Guitar Lessons by Chip McDonald - February 2021

Thursday, February 18, 2021

Lead Guitar Tips from.. The Tech Lead?

 Hello, The Guitar Teacher here.


(...that's a contextually funny in joke, trust me)

 I believe there is some kinesthetic overlap between typing and guitar playing.  

 When you touch type you're using sublimated muscle memory to press something that represents an alphanumeric character. You don't think about the act of pressing the key, the key representing an alphanumeric character, the character being part of a "word", the word being something you have to consciously spell before your type it out, the word part of a sentence, sentence structure, paragraphs, composition.   

 You touch type (hopefully) from a stream of consciousness, controlling your thinking between the immediate future - your buffer memory, and a more "distant future" of your compositional sense, how what you're typing relates to your overall intent.  

  In my opinion, guitar playing should be this way.  You shouldn't be thinking "I need to put my finger "there" to make the note "D" sound".  "D is part of the D diatonic scale, which is part of a D major triad consisting of D, F# and A, and that's a subset of diatonic harmony," etc. etc. etc..  It should be a reflex if you really want to "speak" when improvising.  You don't speak to other people the way you would write a book, would you?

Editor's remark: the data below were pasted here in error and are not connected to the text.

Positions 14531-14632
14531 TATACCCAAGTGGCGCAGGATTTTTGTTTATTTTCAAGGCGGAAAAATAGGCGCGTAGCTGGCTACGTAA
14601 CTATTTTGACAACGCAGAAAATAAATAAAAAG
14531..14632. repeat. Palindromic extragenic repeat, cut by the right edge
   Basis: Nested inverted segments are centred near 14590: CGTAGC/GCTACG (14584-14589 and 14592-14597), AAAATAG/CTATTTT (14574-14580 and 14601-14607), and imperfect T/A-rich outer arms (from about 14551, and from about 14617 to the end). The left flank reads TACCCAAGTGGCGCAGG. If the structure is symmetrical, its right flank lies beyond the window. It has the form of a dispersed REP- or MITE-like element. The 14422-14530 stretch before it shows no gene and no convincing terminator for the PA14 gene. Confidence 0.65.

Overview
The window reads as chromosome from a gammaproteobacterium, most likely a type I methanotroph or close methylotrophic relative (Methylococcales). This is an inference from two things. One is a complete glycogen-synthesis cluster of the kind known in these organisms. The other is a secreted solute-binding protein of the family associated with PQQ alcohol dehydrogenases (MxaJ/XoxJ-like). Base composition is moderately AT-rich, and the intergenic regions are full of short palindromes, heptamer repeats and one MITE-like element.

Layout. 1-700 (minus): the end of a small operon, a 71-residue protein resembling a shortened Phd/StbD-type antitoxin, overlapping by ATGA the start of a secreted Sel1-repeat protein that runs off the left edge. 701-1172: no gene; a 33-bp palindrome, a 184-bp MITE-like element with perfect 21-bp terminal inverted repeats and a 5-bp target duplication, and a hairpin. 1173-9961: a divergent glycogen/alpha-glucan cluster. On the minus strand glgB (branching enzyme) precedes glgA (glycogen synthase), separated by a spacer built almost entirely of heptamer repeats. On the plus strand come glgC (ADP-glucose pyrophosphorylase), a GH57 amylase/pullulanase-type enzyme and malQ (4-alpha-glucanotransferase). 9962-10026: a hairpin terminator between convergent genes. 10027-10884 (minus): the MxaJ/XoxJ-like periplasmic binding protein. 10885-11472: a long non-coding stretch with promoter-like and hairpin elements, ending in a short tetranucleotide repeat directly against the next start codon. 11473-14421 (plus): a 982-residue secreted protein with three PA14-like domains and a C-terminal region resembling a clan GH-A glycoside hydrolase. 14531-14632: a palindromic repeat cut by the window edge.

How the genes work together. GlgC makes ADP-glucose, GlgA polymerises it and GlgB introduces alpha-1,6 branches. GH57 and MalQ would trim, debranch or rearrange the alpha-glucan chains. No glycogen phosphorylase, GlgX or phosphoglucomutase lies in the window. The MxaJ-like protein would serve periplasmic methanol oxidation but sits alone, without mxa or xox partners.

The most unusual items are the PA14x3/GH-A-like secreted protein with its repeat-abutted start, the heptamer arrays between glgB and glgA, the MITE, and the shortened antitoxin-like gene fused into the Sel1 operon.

In my opinion.  Most people appear to be deciding to consciously do high order math in order to justify their note choices.  That is what I would call an "approach" to process, but different from what I choose to do.  Instinctual choice I think is the point of improvising.  Constructing "sentences" and "paragraphs" from extemporaneous thought, versus pre-planning.  

 Back to typing:

  In the 90s I had my typing speed up over 100 words per minute.  Sometimes I could get it up to a 1:1 or faster speed at an "average speaking voice" tempo, but it's nowhere near that now.  The guy in this video - an ex-Google, ex-Facebook programmer, types at 170 wps - which is very fast, "guitar hero" speed.  I would attribute that to an alpha actinin-3 gene polymorphism (as I've referenced in prior posts), but it mostly down to some simple tips he references within his video.   

 Some of which applies to playing guitar.  Ergonomic positioning, keyboard switches, pitch.  The most important tip being: "don't go faster than you can type perfectly".  I've harped on that before; speed is easy if you're willing to practice something at an optimal tempo perfectly.  You can't do that and not get faster.  Speed is easy. It's very straightforward.

 But watch Techlead's video.  He has a very "technical guitar" approach to typing, that can be motivational I think to practicing guitar (choosing the proper gear, mechanical approach, competitive mindset, etc.), and his videos are "entertaining by an extremely dry wit" as well.